Fast forward to 2010 and GPS navigators with track (TRK). If flying to a runway with an azimuth of 290 degrees with a south wind that requires a 10-degree-left correction, your heading will be 280 but the TRK will still show 290; maintaining this track will fly you to the runway as if on train tracks. If TRK were to slip to 295, note your indicated heading and turn five degrees left. This is your new reference heading and track should again indicate 290. This all assumes you’re still on centerline. The GPS takes the art of wind correction and makes it all science regardless of the airplane you fly or the strength of the wind. The art in piloting remains in always maintaining a reference heading with precise wings level and in not chasing the GPS screen or the CDI needles.

Slope not Slop

The second dimension to be mastered is glidepath. Boil this down to one factor: groundspeed. Yes, airspeed changes, indicated or true, and wind changes all affect glidepath, but the collective result of all these influences is seen in groundspeed.

Ever looked at a required-rate-of-descent table in the back of your pubs? Matching an angle with a groundspeed yields the one descent rate necessary to match the slope. As we’ve detailed before, there is an easy way to estimate this on a standard three-degree approach: Half your groundspeed and add a zero. For example, at 90 knots, half is 45, and adding a zero makes it 450 feet per minute. (The book answer is 478 FPM.)

Is there an easy way to transition an aircraft from level flight to a selected descent rate? Assuming you’re stable at approach speed in level flight, decrease indicated pitch three degrees. Vertical speed should settle close to the desired value. Just as a reference heading was used laterally, note the exact pitch that yields the desired descent rate and make this the reference pitch. Focus on the attitude indicator and estimate the value of one degree to avoid overcontrolling subsequent corrections. Once a reference pitch is nailed, you can cross-check the glideslope needle for trends to emerge.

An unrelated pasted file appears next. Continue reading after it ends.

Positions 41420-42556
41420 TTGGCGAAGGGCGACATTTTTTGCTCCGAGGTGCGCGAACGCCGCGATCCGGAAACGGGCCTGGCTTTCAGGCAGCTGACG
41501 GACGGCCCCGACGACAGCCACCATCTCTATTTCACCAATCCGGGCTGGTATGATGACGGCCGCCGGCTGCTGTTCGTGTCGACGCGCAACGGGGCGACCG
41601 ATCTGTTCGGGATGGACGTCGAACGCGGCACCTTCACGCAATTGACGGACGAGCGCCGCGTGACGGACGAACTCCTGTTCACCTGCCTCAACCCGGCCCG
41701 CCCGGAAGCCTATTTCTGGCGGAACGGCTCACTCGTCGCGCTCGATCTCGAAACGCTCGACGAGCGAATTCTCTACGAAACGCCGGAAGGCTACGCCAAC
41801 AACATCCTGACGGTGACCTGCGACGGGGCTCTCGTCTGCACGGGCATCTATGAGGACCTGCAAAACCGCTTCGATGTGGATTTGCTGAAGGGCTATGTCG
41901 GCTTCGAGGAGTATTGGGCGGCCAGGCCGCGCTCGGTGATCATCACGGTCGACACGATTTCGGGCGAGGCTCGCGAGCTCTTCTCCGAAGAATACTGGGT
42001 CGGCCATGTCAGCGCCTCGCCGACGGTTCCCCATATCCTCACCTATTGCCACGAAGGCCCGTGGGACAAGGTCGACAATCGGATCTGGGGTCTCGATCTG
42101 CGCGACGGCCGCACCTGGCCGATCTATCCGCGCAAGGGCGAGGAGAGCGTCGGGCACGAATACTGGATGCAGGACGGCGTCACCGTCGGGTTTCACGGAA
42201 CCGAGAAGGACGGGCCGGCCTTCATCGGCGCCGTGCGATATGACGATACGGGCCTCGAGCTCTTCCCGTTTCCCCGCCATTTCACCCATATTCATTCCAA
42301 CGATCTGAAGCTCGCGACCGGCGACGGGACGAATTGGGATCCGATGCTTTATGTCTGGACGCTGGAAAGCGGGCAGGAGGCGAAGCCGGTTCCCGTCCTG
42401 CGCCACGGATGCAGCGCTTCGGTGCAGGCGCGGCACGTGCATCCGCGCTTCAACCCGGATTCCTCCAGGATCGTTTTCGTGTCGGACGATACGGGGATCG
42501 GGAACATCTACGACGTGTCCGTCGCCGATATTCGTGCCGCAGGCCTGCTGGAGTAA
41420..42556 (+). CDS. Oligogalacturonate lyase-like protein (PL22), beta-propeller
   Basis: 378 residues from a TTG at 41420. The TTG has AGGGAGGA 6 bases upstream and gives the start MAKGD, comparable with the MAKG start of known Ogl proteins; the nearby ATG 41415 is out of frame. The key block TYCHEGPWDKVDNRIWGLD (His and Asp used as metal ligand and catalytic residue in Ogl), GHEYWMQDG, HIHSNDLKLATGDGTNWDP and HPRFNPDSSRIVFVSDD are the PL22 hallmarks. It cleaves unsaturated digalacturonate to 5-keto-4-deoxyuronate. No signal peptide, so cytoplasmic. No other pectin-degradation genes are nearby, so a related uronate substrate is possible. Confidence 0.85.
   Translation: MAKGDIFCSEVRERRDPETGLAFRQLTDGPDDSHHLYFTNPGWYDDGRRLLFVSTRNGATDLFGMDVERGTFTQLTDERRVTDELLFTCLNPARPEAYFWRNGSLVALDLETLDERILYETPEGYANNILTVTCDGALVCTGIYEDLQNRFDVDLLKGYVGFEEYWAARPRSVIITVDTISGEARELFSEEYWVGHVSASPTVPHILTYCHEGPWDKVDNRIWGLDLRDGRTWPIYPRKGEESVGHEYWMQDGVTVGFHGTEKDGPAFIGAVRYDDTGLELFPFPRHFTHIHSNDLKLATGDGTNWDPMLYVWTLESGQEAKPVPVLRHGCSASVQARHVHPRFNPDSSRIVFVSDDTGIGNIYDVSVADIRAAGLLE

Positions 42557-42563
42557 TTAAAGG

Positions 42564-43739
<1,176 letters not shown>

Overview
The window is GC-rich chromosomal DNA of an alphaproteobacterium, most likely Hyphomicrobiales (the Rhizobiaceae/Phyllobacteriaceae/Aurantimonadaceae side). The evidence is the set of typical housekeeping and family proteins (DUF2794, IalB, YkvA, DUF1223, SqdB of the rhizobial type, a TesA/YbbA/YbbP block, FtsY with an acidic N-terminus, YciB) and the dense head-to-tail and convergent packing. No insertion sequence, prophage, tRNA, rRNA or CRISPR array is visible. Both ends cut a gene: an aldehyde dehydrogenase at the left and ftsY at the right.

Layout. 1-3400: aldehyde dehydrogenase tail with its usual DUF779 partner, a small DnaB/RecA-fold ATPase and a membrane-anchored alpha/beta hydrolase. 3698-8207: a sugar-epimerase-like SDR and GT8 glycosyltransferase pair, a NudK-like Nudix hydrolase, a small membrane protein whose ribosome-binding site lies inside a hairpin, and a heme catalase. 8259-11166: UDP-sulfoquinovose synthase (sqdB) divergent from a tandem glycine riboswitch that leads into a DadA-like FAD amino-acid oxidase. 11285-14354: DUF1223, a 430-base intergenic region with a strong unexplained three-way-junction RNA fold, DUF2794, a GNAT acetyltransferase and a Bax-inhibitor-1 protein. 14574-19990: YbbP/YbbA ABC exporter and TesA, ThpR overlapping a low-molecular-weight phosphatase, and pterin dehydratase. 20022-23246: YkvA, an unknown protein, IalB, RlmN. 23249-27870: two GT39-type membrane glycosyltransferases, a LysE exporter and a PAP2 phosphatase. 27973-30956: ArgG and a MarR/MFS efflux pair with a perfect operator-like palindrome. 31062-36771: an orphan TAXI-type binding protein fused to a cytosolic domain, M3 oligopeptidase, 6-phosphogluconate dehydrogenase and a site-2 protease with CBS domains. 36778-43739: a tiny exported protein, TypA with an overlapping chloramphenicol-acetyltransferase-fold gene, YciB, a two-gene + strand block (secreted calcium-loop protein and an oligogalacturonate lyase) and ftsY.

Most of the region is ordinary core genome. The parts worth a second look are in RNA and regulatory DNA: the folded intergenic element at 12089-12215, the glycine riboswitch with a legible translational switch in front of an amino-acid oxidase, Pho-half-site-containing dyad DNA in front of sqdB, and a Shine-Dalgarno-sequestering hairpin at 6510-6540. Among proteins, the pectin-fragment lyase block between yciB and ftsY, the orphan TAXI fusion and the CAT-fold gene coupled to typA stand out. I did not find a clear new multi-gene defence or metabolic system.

Just as TRK helps fine-tune heading corrections, groundspeed and indicated vertical speed (VSI) will show the way vertically. In other words, if GS is initially 90, then 450 VSI is required. If you’re high as a result of being late starting down, 450 VSI will never capture the path. You’ll only parallel it. What’s worse in the cockpit is that the narrowing nature of the glideslope will cause the CDI to show an ever greater deviation if no correction is made, because the limits that give full needle deflection are tighter as the approach progresses.

To fix this predicament, set 550 or 600 VSI and watch for the slope to trend towards center. Anticipate it reaching center and make a distinct correction of pitch to resume 450 VSI. As your experience develops, expand your cross-check for groundspeed changes to ensure that 450 remains the proper target. Recognize that the use of a reference pitch and incremental corrections is very similar to what you’re doing to track the localizer, only turned on its side.

The Take Away

Approaches are rarely flown with just a change or two. Rather, the airplane is piloted precisely by a continuous monitoring of changes in track and groundspeed (using what avionics you have and needle motion) spurring small, measured adjustments in both reference heading and pitch. These corrections prevent the needles from ever wandering far from center to begin with.

The opening asked which two corrections you could anticipate making on a given approach. In short, a 25-knot tailwind was likely to vanish and a crosswind component was going to materialize from the left. Given all we’ve covered, I’d hope that you’d answer, “I will anticipate decreasing descent rate as groundspeed falls off and I will expect my reference heading to migrate to the left to compensate for a wind shift.”

This type of proactive piloting takes detective work: attention to detail and the study of clues. Success is like being in position to pounce when the crook walks through the door, rather than being the rookie who shows up late to find a trail gone cold.

Ken Holston is an ATP, CFII and IFR Contributing Editor.